Windows Defender Sandbox, Word Bug, Nasty Malware: Security Snacks Oct-31-18


Adaptiva presents Security Snacks

This week in security snacks, we have:

  • Windows Defender AV Gets a Game-Changing Sandbox
  • Microsoft Word Online Video Remains Hackable
  • The Nastiest Malware of 2018
  • You Aren’t Patching/Fixing Security Fast Enough
  • The Nastiest Malware of 2018

Let the tasting begin….

Windows Defender AV Gets a Game-Changing Sandbox


Microsoft just silenced critics of Windows Defender Antivirus with radical, innovative virtualization that protects this crucial security function in Windows 10 systems.


Microsoft’s new Windows Defender sandbox has leveled up their security technology in a powerful way that is likely to set a new standard all security vendors will scramble to meet. It will be rolled out gradually.

Quick recap of the benefits of virtualization for security. If somebody gets unauthorized access to a virtualized process they can only do damage within the virtual machine. The rest of the system is protected.

Microsoft is already doing this with the Edge browser, but implementing this with their antimalware engine required a lot of new engineering.

Essentially, some parts of the security software is fully virtualized in a secure layer. Functions that need greater access to the system, however, live in a separate layer with higher privileges.. Microsoft even developed an efficient way for to the layers to communicate with each other.


For a deeper dive into how all this works, read this nice writeup from Zeljka Zorz from Help Net Security: Windows Defender can now run inside a sandbox.

Microsoft Word Online Video Remains Hackable


A vulnerability in Microsoft Word’s Online Video feature lets hackers run malicious code really easily, and the only fix is to block documents with embedded videos.


Microsoft Word has a feature that allows you to insert videos directly into documents. Cyberattackers can put a nefarious payload into the video’s embed code. This allows an attacker can run malicious HTML/JavaScript code. At that point, they can pretty much wreak havoc such as phishing attacks on your system—without raising a security warning.

It’s like this:

  • The feature uses an associated document.xml file
  • That xml file has a parameter called embeddedHtmlthat refers to a YouTube iframe code
  • By editing the document, an attacker can replace the YouTube video with HTML/JavaScript code
  • When the code is run, no security warning is triggered

The vulnerability affects Word 2016 and older versions. Microsoft acknowledges the issue, but says Word is working as designed. They have not classified it as a problem, and have no announced plans to fix it.

If you are worried about it, you can block documents with embedded videos. In spite of Microsoft’s non-response, I wouldn’t be surprised if they issue a fix for this non-bug in a future version of Office.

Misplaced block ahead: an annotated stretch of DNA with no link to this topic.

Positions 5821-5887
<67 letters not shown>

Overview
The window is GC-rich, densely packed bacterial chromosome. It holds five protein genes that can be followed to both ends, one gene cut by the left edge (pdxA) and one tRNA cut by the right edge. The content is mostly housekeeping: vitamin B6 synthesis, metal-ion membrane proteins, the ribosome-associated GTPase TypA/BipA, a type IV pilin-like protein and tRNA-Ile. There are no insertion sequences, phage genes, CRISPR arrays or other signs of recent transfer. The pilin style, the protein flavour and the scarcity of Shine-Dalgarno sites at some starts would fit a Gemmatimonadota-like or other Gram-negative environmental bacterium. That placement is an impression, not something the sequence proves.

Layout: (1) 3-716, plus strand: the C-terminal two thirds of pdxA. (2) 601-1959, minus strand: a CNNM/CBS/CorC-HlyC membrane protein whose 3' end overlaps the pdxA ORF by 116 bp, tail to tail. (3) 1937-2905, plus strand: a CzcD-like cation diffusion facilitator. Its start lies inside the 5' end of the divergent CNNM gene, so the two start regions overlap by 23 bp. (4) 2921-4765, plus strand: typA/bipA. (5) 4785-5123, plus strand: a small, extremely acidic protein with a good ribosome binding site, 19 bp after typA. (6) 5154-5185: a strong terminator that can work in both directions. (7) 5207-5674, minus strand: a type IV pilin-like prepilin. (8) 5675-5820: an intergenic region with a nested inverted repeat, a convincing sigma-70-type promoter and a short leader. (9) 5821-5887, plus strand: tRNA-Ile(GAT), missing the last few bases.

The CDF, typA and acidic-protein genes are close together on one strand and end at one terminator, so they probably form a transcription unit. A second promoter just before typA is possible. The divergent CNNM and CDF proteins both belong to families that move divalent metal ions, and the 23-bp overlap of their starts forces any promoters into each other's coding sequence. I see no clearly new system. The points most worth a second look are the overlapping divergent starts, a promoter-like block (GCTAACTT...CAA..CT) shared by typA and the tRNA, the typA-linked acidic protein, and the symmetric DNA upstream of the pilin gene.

Learn more in this article by Abeerah Hashim of Cyber Security News: Vulnerability In Microsoft Word Online Video Feature Allows for Phishing.

The Nastiest Malware of 2018


You should know what the top ransomware is these days, and here it’s presented in a convenient list broken down by type.


Botnets and banking: The top three malware in botnets and banking are Emotet, Trickbot, and Zeus Panda. They all basically multiply themselves in a variety of ways throughout the network trying to gather credentials. If they get them….

Cryptomining & Cryptojacking: The top three here are: Ghostminr, WannaMine, and Coinhive. They all try to evade detection from system admins with different points of entry and different ways to hide. However, they all cause strangely high CPU usage.

Ransomware: The top three are Crysis/Dharma, GandCrab, and SamSam. From hiding in unsanctioned top-level domains (.bit) to compromised RDP attacks that have taken down cities (Atlanta), these are stealthy and ruthless.


You can get a lot more details about these baddies in this article from Channel Partners, Beware the Worst Malware of 2018.

You Aren’t Patching/Fixing Security Fast Enough


A new survey says that  70% of security vulnerabilities remain open four weeks after disclosure, though 12% more are getting closed than were a year ago.


Although IT pros are not patching fast enough, at least they are getting faster. Even so, the lag between discovery and update or remediation leaves cyberattackers a window.

Here are some interesting stats from the survey:

  • Close to 55% of vulnerabilities remain unresolved three months after discovery
  • Over 85% of apps used by corporations contain at least one vulnerability 13 percent high-risk)
  • 69% of vulnerabilities are eventually secured, and improvement from 57% a year ago


Of course there are many more stats you can sink your teeth into about how far behind most companies are on applying new security updates and recommended configurations. For more, read this ZDNet article, Most enterprise vulnerabilities remain unpatched a month after discovery.

Have You Patched WebEx for Windows Since Oct 3?


A bug in WebEx allows insider attacks, but a fix was issued on October 3, 2018.


Users with access to the system, either local or via domain, can trigger remote code execution. The problem is related to the way Cisco used Access Control Lists (ACL) in the WebExService service, which gets installed as part of the WebEx client.

Not a big deal—if you update.


More info in this article from TechTarget SearchSecurity titled WebExec vulnerability leaves Webex open to insider attacks.

Bill Bernat
Director of Product and Content Marketing, Adaptiva